Judicial opinion details cutthroat world of Certificate of Need
The purpose of the certificate-of-need law, according to the state health department, is to restrict “unnecessary cost increases” and “limit unnecessary services” in health care across the state.
But it may do the opposite, limiting access and stifling competition.
The law prohibits health care providers from acquiring, replacing, or adding to their facilities and equipment, except in specified circumstances, without prior approval of the N.C. Department of Health and Human Services.
In North Carolina, CON laws give control over the supply of health care to 25 people, an advisory body with members appointed by the governor. The state then dictates where new hospitals can be built, who owns expensive medical equipment, and who can expand to treat more patients. CON laws are the source of immense power and frustration in the medical community. The process exposes applications to lawsuits from competitors, and hospitals have wrestled over CONs for more than a decade.
In 2018, state health bureaucrats decreed that only one new mobile PET/CT scanner would be permitted in North Carolina. Three years later, health care consumers in the state still don’t have that need met, and it might have to do with the nature of the legal regime itself.
Four entities applied for that coveted permission slip, with one lucky winner — Insight Health Corporation — awarded the CON in April 2019. Yet one of the other applicants sued over the decision, and after three years and multiple legal appeals, North Carolina doesn’t have that additional scanner to serve patients.
The latest ruling, a 17-page opinion from the N.C. Court of Appeals, reveals what Mitch Kokai, senior political analyst for the John Locke Foundation, describes as the “seedy underbelly” of CON. One point of contention for those challenging CON is the winner had secured only one host site, even though the certificate was for a statewide mobile unit. But Judge John Tyson’s ruling details just why Insight may have had trouble securing more host sites.
When competitors affiliated with UNC Health Care learned that a particular county hospital CEO had signed a letter in support of the eventual CON winner, they paid her a visit. The meeting ended with a signed letter rescinding that original letter of support, and instead advocating for the competitor to be awarded the CON.
“It’s kind of like what you see in the movies,” Kokai said. “They show up and say, ‘This sure is a nice hospital you have here; sure would be a shame if anything happened to it.’”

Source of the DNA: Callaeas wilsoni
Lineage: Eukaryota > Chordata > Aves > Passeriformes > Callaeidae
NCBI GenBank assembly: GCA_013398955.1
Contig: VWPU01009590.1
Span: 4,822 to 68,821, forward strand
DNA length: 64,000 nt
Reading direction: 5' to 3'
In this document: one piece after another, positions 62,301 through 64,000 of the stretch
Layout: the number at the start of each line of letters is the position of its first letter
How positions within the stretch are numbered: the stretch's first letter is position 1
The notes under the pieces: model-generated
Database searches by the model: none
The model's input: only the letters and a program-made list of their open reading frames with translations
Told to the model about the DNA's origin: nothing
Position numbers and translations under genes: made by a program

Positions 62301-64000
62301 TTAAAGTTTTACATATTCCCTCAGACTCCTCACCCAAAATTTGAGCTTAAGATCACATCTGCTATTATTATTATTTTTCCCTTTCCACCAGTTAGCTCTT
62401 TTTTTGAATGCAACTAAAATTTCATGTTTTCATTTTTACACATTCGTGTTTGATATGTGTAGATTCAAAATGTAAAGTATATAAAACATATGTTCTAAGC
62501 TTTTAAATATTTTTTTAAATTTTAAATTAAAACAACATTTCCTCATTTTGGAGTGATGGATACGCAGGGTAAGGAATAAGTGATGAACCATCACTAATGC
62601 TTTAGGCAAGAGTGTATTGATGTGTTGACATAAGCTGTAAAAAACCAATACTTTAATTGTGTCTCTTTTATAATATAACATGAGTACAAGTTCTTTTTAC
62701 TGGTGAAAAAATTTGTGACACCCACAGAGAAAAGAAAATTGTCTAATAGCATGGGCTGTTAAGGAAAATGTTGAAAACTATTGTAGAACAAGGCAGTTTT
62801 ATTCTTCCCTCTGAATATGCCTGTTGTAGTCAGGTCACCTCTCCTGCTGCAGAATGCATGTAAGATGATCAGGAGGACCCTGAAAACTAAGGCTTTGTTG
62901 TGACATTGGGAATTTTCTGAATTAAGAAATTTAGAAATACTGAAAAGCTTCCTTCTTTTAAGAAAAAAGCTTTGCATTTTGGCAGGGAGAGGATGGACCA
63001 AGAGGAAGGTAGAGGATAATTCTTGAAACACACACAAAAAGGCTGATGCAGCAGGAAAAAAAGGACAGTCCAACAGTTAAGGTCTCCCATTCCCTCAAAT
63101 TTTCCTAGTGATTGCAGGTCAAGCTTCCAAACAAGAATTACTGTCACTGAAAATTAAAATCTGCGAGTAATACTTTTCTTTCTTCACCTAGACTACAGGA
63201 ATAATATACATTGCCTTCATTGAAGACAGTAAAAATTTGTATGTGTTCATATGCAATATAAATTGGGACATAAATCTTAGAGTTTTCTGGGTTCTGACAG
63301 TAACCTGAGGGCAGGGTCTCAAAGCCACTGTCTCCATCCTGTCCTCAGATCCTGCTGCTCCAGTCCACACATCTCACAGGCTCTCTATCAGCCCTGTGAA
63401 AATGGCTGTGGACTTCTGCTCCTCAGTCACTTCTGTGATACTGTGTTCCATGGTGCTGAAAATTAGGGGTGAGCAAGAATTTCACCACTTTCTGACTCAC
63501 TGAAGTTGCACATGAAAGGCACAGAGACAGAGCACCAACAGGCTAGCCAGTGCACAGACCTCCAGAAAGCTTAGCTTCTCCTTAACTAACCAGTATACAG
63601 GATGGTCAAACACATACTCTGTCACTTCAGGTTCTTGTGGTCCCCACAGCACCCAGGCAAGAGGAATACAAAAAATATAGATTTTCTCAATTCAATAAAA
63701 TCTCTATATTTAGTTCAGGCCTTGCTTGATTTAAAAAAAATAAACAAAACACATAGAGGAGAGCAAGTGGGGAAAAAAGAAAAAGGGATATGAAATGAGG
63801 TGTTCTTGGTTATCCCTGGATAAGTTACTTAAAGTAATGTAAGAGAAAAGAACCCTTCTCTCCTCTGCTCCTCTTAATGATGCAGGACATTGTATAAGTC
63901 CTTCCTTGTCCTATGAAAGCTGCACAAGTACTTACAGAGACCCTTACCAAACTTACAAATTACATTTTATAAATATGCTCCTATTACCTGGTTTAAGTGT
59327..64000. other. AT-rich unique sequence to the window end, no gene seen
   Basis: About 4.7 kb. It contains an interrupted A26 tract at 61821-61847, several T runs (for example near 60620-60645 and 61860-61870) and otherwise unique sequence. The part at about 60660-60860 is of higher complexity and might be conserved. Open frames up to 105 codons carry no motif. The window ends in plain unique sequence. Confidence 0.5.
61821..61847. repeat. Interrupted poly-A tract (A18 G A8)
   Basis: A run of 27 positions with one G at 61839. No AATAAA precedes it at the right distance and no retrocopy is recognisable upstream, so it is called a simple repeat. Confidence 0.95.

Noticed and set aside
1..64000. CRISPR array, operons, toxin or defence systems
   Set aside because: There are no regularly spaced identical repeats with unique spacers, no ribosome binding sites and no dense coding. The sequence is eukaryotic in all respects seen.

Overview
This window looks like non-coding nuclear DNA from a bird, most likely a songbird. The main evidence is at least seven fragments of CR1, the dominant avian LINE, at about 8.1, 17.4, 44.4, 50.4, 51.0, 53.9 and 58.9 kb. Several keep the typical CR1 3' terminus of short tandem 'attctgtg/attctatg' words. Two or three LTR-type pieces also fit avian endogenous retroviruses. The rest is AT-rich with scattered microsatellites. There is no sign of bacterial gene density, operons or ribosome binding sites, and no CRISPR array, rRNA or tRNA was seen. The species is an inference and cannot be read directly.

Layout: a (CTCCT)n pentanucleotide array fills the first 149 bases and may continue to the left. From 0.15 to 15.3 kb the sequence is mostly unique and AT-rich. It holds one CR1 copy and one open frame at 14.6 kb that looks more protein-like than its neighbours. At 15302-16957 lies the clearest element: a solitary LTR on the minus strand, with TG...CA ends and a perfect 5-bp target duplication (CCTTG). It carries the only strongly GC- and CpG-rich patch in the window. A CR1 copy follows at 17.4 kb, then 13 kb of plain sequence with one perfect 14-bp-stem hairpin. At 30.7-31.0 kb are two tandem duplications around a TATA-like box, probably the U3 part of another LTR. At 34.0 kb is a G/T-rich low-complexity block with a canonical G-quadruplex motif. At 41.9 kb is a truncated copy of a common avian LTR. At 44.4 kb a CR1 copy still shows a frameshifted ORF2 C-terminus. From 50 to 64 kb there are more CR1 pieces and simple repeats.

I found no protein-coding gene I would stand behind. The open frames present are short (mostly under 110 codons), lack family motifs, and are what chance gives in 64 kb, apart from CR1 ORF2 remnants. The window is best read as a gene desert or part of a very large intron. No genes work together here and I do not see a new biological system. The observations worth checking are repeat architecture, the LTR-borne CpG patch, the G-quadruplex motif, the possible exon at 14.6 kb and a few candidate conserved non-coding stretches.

Even though Caldwell Memorial Hospital CEO Laura Easton testified that she still would have worked with the eventual CON winner, the fact that such tactics often dictate the proliferation of health care resources across the state should be a big red flag for state lawmakers, says Jordan Roberts, Locke government affairs associate.
“When we see brazen examples of bad actors abusing the CON system by intimidating and extorting other market participants at the expense of North Carolina patients, it’s clear that the status quo is no longer sustainable for North Carolina,” Roberts said. “I hope legislators can look at this case as just another example of how the CON laws drastically skew the health care system to the financially and politically well-connected groups while failing to prioritize patients’ needs.”
Roberts says a coalition of lawmakers introduces targeted overhauls, as well as general repeals, of the CON law every legislative session. Unfortunately for N.C. consumers, though, he laments that special interests with financial interests at stake, namely captive consumers, have stymied reforms for years.
Perhaps, Roberts says, this example will convince lawmakers of the state’s true needs when it comes to health care regulation.
“I could not think of a better example than this case to illustrate why legislators need to seriously reform or repeal North Carolina’s certificate-of-need law. Years of precious resources wasted on fighting over the chance to operate a single additional mobile PET scanner in a state with over 10 million people. I don’t know how anyone can look at this and think this system is working to achieve the goals for which it was designed.”
Therein lies the rub, and for Kokai, too. CON laws were supposed to increase access and moderate price inflation in health care, but that isn’t exactly what happens. In an interview, Kokai scoffed that even the federal government, which had CON mandates in place for more than a decade, realized its inefficacy and scrapped the law in 1987. Some states followed the feds’ lead, but, for whatever reason, North Carolina wasn’t one of them.
He further pointed out that if it weren’t for the CON law requiring these four competitors to joust over a single permission slip, all four providers could have purchased and incorporated four new PET/CT scanners that would now be serving patients in North Carolina. Instead, he says, the CON racket brings years of court battles to protect monopolies and, so far, zero additional scanners.
While the recent court decision may not have been remarkable on its own, the revelations of “mob-like scare tactics” and the power of pull described within serve to remind lawmakers that this entrenched regime might do a lot to dramatize fights over health care in North Carolina, while doing very little actually to ensure access and reduce costs.